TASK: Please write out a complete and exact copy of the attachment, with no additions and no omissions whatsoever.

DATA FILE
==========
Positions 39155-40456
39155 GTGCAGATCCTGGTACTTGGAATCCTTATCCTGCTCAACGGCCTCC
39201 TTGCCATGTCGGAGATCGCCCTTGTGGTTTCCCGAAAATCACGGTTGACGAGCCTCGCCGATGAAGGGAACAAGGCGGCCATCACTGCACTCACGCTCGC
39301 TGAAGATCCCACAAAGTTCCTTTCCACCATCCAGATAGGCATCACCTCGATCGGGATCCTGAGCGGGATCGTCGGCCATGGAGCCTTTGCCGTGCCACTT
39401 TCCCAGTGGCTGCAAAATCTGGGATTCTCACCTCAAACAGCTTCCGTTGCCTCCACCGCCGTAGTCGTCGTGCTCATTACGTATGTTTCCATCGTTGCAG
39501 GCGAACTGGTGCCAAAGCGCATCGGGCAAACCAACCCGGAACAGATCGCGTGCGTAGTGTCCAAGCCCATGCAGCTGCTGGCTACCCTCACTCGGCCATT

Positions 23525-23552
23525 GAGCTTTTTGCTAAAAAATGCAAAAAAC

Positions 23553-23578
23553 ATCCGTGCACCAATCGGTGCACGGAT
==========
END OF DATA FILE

Positions 39155-40456
39155 GTGCAGATCCTGGTACTTGGAATCCTTATCCTGCTCAACGGCCTCC
39201 TTGCCATGTCGGAGATCGCCCTTGTGGTTTCCCGAAAATCACGGTTGACGAGCCTCGCCGATGAAGGGAACAAGGCGGCCATCACTGCACTCACGCTCGC
39301 TGAAGATCCCACAAAGTTCCTTTCCACCATCCAGATAGGCATCACCTCGATCGGGATCCTGAGCGGGATCGTCGGCCATGGAGCCTTTGCCGTGCCACTT
39401 TCCCAGTGGCTGCAAAATCTGGGATTCTCACCTCAAACAGCTTCCGTTGCCTCCACCGCCGTAGTCGTCGTGCTCATTACGTATGTTTCCATCGTTGCAG
39501 GCGAACTGGTGCCAAAGCGCATCGGGCAAACCAACCCGGAACAGATCGCGTGCGTAGTGTCCAAGCCCATGCAGCTGCTGGCTACCCTCACTCGGCCATT

Positions 23525-23552
23525 GAGCTTTTTGCTAAAAAATGCAAAAAAC

Positions 23553-23578
23553 ATCCGTGCACCAATCGGTGCACGGAT